The Revenger's Tragedy

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The Revenger's Tragedy is an English language Jacobean revenge tragedy, formerly attributed to Cyril Tourneur but now generally recognized as the work of Thomas Middleton. It was performed in 1606, and published in 1607 by George Eld.


Act I[edit]

  • Vindice: Duke, royal lecher, go, gray-hair'd adultery;
    And thou his son, as impious steep'd as he;
    And thou his bastard, true-begot in evil;
    And thou his duchess that will do with [the] devil:
    Four ex'lent characters.
    • Act I, scene i
  • Hippolito: Last evening predecessor unto this,
    The duke's son warily enquir'd for me,
    Whose pleasure I attended: he began
    By policy to open and unhusk me
    About the time and common rumour;
    But I had so much wit to keep my thoughts
    Up in their built houses, yet afforded him
    An idle satisfaction without danger.
    But the whole aim and scope of his intent
    Ended in this: conjuring me in private
    To seek some strange-digested fellow forth
    Of ill-contented nature, either disgrac'd
    In former times, or by new grooms displac'd
    Since his stepmother's nuptials, such a blood
    A man that were for evil only good;
    To give you the true word, some base-coin'd pander.
    • Act I, scene i
  • Vindici: We must coin.
    Women are apt, you know, to take false money,
    But I dare stake my soul for these two creatures,
    Only excuse excepted that they'll swallow
    Because their sex is easy in belief.
    • Act I, scene i
  • Ambitioso: Brother, this makes for thee;
    Fear not, we'll have a trick to set thee free.
    Junior: Brother, I will expect it from you both,
    And in that hope I rest.
    • Act I, scene ii

Act II[edit]

  • Vindice: What think you now, lady?
    Speak, are you wiser?
    What said advancement to you?
    Thus it said:
    The daughter's fall lifts up the mother's head.
    Did it not, madam? But I'll swear it does
    In many places; tut, this age fears no man:
    "'Tis no shame to be bad, because 'tis common."
    • Act II, scene i
  • Lussurioso: I much applaud thy judgment; thou art well-read in a fellow,
    And 'tis the deepest art to study man.
    I know this, which I never learnt in schools:
    The world's divided into knaves and fools.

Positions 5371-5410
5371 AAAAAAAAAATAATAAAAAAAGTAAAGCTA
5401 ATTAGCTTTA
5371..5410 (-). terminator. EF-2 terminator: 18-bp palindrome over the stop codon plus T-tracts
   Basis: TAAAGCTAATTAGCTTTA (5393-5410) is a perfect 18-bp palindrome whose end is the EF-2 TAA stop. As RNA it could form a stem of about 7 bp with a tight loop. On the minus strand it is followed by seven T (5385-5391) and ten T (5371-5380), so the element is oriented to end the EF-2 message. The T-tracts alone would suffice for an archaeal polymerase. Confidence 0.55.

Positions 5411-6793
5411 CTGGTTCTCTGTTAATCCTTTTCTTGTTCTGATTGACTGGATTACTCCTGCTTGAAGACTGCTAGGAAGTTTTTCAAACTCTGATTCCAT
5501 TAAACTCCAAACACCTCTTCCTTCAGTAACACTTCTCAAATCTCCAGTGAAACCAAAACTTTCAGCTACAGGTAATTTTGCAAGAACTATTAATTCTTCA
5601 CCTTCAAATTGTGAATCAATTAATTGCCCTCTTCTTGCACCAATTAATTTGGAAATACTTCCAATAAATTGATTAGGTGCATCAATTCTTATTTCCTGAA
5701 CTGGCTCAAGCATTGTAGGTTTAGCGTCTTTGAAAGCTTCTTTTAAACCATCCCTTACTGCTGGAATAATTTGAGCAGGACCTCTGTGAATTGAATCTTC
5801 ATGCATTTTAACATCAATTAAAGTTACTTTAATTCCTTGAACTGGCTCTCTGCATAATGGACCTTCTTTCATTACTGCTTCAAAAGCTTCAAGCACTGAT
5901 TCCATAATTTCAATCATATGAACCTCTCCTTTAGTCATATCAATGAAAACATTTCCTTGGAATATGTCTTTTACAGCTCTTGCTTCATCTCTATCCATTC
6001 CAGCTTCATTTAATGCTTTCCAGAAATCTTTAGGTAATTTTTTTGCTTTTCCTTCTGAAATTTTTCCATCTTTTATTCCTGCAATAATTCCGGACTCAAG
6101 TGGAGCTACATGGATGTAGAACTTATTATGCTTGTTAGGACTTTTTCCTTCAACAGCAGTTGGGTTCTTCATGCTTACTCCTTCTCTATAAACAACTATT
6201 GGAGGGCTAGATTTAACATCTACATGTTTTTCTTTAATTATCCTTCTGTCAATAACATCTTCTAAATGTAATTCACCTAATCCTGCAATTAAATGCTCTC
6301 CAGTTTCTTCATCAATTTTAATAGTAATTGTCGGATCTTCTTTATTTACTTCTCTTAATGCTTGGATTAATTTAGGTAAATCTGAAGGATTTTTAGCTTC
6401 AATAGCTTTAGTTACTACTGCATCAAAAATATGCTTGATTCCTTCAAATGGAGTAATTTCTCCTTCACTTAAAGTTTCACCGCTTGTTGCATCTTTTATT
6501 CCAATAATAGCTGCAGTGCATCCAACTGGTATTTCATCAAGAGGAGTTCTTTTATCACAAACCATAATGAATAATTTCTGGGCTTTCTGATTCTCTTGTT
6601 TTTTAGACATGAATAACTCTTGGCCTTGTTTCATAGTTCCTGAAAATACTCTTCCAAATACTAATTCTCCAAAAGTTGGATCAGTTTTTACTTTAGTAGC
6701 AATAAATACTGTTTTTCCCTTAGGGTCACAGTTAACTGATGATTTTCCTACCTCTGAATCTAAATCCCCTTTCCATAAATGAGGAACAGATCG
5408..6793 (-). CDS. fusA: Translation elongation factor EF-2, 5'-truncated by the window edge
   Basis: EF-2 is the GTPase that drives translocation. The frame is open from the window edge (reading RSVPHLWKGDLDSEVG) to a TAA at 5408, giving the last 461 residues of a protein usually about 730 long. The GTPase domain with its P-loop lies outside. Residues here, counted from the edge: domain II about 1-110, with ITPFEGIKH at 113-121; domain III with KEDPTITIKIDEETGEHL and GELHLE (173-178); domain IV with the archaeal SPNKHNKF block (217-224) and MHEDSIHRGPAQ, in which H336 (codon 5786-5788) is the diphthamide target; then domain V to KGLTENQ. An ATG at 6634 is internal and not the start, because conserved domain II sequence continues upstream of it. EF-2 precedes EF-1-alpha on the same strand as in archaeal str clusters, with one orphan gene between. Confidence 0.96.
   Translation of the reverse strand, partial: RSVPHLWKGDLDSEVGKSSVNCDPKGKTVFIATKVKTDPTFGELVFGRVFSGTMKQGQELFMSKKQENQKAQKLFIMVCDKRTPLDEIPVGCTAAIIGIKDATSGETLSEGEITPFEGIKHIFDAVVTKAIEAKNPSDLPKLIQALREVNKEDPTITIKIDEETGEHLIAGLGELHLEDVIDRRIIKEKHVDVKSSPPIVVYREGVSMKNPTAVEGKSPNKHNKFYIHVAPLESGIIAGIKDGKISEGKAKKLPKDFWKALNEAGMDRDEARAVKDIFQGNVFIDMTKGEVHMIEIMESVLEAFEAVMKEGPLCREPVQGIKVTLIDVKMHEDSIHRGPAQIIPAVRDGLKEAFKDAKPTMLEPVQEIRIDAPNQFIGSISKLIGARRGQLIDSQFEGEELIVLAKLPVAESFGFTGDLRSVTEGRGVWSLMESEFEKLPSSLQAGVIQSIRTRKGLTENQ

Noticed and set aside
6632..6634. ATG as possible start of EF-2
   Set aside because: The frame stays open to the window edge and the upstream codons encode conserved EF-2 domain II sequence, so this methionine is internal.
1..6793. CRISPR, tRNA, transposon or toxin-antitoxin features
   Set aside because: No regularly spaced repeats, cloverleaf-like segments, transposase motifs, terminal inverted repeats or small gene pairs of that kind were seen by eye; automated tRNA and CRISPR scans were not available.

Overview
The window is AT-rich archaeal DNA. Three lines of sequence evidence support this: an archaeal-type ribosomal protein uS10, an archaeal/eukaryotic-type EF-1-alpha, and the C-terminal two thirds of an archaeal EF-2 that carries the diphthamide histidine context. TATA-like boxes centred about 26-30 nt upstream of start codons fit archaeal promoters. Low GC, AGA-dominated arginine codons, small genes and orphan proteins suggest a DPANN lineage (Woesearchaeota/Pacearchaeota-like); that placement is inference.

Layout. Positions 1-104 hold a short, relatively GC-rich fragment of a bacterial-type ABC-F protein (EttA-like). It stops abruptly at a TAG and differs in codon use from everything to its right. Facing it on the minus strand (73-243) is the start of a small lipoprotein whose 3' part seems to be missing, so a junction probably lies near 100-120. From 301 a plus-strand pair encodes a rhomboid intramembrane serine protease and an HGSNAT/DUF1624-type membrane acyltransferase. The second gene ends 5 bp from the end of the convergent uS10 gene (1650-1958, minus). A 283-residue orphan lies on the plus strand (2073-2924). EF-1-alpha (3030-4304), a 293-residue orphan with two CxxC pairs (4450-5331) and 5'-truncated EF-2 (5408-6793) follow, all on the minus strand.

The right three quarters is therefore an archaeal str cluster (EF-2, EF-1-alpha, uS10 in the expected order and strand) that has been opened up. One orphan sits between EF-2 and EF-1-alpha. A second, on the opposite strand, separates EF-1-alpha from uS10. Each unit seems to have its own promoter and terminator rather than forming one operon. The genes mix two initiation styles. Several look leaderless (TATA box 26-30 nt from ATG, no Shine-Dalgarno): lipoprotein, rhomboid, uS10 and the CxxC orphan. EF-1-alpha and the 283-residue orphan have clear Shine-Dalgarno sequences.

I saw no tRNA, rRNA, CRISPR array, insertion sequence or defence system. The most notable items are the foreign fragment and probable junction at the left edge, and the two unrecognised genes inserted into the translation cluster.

• Act II, scene ii
  • Duke: It well becomes that judge to nod at crimes
    That does commit greater himself and lives.
    I may forgive a disobedient error
    That expect pardon for adultery,
    And in my old days am a youth in lust:
    Many a beauty have I turn'd to poison
    In the denial, covetous of all.
    Age hot is like a monster to be seen:
    My hairs are white, and yet my sins are green.
    • Act I, scene iii

Act III[edit]

  • Supervacuo: Brother, let my opinion sway you once,
    I speak it for the best, to have him die
    Surest and soonest; if the signet come
    Unto the judges' hands, why, then his doom
    Will be deferr'd till sittings and court-days,
    Juries and further.
    Faiths are bought and sold;
    Oaths in these days are but the skin of gold.
    • Act III, scene i
  • [Spurio and the Duchess kiss]
    Spurio: Had not that kiss a taste of sin, 'twere sweet.
    Duchess: Why, there's no pleasure sweet but it is sinful.
    Spurio: True, such a bitter sweetness fate hath given;
    Best side to us is the worst side to heaven.
    Duchess: Push, come: 'tis the old duke thy doubtful father;
    The thought of him rubs heaven in thy way,
    But I protest by yonder waxen fire,
    Forget him or I'll poison him.
    Spurio: Madam, you urge a thought which ne'er had life.
    So deadly do I loathe him for my birth,
    That if he took me hasp'd within his bed,
    I would add murther to adultery,
    And with my sword give up his years to death.
    • Act III, scene v
  • Vindici: Here might a scornful and ambitious woman
    Look through and through herself; see, ladies, with false forms
    You deceive men but cannot deceive worms.
    • Act III, scene v

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